Trolley Stop Debate Starts

The Metropolitan Transit Development Board and the A.S. Council have narrowed down the 12 original on-campus trolley station location proposals to four, in preparation for the Feb. 22 deadline when only two proposals will remain.

“”The way parking is going to be, we need a way to get [drivers] out of their cars,”” said A.S. President Doc Kaleghi. “”We need something that will serve the entire campus community.””

Currently, the four proposed sites for the extension of the San Diego Trolley are underneath Price Center, in Pepper Canyon and there are two proposals for a station in East Campus. Though each site has its own advantages, Khaleghi has expressed major interest in the building of the Price Center station.

“”I hope the city and the administration get together to recognize that we all need an alternative form of transportation that is as close to the center of campus as possible,”” he said.

Most students believe that this location is the best of the proposed sites, as it would not require a shuttle to get to the center of campus unlike the other sites.

“”It would be so nice just being able to hop on a trolley and having it actually taking me to where I want to go,”” said Revelle junior Scott Simmonds. “”Waiting in line for shuttles and buses would defeat the whole purpose for me because I could easily park my car in East Parking and take the shuttle there.””

Moreover, many say that this site would save them money by not forcing them to buy a parking permit.

“”I think some people would take it depending on how efficient it was,”” said Muir freshman Allison Long. “”It would be convenient and cheap.””

Currently, the San Diego Trolley costs between $1 and $2.25 per ride, although monthly passes are available.

The proposed Price Center site would be located underground, with an entrance in close vicinity of the food court.

By contrast, the other sites would involve students taking a shuttle that would take more time. This extra time may be a strong enough deterrent that students may not use the trolley and may instead encourage them to continue driving.

“”Having to take a shuttle from the parking lot to the center of campus would actually take more time than it would just driving into East Parking and waiting,”” Simmonds said. “”I would be willing to wait for the trolley if it took me where I needed to go, but not for [Pepper Canyon or East Campus].””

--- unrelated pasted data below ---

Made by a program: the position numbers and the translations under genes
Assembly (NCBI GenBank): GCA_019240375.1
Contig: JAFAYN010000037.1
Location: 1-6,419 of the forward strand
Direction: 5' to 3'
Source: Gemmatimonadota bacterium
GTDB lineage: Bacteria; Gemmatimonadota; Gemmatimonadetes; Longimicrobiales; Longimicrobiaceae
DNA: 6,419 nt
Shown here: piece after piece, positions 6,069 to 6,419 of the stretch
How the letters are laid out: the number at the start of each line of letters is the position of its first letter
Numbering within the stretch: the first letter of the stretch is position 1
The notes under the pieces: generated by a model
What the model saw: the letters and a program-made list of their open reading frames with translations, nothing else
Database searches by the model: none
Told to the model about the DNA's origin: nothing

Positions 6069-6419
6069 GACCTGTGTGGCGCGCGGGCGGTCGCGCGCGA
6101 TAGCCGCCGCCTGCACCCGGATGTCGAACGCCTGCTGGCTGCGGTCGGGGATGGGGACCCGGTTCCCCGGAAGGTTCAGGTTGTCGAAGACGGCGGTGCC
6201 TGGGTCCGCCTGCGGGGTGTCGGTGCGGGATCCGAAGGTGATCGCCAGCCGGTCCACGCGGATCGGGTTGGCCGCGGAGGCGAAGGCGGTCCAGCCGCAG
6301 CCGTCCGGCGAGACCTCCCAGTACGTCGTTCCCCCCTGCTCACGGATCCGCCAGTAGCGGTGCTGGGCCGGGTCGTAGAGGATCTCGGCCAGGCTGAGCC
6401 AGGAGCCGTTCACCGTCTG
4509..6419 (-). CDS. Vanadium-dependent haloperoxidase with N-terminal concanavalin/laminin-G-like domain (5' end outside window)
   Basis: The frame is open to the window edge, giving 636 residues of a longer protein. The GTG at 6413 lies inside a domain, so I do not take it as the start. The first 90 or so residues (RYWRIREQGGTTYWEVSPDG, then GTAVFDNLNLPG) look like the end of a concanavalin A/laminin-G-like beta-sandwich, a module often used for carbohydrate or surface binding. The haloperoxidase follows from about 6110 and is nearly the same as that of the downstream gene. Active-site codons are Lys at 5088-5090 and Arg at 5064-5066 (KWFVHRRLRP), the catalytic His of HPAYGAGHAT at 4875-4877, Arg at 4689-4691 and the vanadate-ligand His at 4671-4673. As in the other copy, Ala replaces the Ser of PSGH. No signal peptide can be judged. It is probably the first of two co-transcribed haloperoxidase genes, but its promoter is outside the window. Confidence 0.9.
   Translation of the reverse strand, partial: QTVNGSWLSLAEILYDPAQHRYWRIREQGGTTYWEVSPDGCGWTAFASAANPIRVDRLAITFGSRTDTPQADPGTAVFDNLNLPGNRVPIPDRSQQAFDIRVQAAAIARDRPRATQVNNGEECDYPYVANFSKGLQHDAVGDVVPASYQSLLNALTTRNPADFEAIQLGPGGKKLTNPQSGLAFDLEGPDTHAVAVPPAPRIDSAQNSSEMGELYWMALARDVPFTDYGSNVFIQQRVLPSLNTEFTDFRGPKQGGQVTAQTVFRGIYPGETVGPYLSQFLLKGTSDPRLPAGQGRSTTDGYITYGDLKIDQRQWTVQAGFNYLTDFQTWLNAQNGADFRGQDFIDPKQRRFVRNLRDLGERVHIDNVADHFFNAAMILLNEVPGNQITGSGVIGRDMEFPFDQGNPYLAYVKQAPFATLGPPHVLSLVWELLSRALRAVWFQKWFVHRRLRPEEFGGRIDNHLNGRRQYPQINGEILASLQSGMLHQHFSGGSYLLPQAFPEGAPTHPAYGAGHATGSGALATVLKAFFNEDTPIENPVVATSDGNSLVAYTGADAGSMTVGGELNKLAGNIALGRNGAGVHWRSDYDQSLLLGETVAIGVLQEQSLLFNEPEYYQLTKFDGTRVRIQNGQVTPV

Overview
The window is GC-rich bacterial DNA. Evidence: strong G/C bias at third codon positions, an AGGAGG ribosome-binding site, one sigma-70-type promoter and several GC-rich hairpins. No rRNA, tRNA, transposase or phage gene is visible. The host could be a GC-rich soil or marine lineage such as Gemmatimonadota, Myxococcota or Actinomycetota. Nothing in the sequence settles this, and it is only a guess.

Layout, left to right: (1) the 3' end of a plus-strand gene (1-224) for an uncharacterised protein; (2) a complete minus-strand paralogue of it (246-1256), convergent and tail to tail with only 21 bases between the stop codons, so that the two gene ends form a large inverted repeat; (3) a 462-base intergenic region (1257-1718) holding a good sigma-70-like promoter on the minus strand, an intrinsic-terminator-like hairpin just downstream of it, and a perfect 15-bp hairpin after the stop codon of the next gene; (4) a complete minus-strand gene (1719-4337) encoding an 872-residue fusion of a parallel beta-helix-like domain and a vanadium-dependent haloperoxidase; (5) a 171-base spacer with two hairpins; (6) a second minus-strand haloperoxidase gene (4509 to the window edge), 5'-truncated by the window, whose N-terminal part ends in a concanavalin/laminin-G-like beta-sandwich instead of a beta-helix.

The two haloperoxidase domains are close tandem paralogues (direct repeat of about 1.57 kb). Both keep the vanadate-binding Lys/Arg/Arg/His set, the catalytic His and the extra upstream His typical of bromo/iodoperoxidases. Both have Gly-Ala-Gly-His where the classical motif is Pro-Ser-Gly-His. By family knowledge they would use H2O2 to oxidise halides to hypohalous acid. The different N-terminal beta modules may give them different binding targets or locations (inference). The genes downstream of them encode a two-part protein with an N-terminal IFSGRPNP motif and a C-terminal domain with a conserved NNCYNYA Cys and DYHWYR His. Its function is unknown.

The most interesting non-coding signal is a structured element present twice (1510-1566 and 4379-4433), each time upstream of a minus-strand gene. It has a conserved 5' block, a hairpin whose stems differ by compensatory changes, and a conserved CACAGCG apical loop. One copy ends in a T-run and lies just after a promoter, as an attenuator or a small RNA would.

Mark Thompson, Senior Transportation Planner for MTDB, said there is still some time before the final location will be decided, and that no such date can be estimated at this time.

However, Khaleghi said the elimination process will continue this week, as he is meeting with Campus Community Planning Commission today to discuss the four suggested sites.

Once the list has been refined to three, UCSD Chancellor Robert C. Dynes, in collaboration with MTDB, will narrow down the locations by Feb. 22 to two possible sites, taking into consideration cost, location and convenience to students, among other factors.

The Trolley Board will make the ultimate decision once the university and the administration have approved it.

Even though the location of the trolley station will be decided within the next six months, the UCSD site would not open until October of 2008, according to Thompson.

Students are unhappy over this late date, because putting a trolley on campus was originally proposed 20 years ago, although nothing happened until recently.

“”This is typical government bureaucracy,”” said Muir sophomore Steve Reis. “”It takes years for anything to get done.””

The structure will not be completed until this late date, as the Federal Transit Administration and Congress will only fund one large trolley project within a certain radius at a time. A trolley station is currently being built for San Diego State University near Mission Valley, which will be completed in 2004.

Once this $117 million project is done, construction will begin with the Balboa extension that will include a stop at UCSD on the Orange and Blue line.

The Blue line is a 25.2 mile line that makes 23 stops between Mission Valley and the International Border, while the 21.6 mile Orange line makes 15 stops between Bayside in Centre City and Santee Town Center Station.

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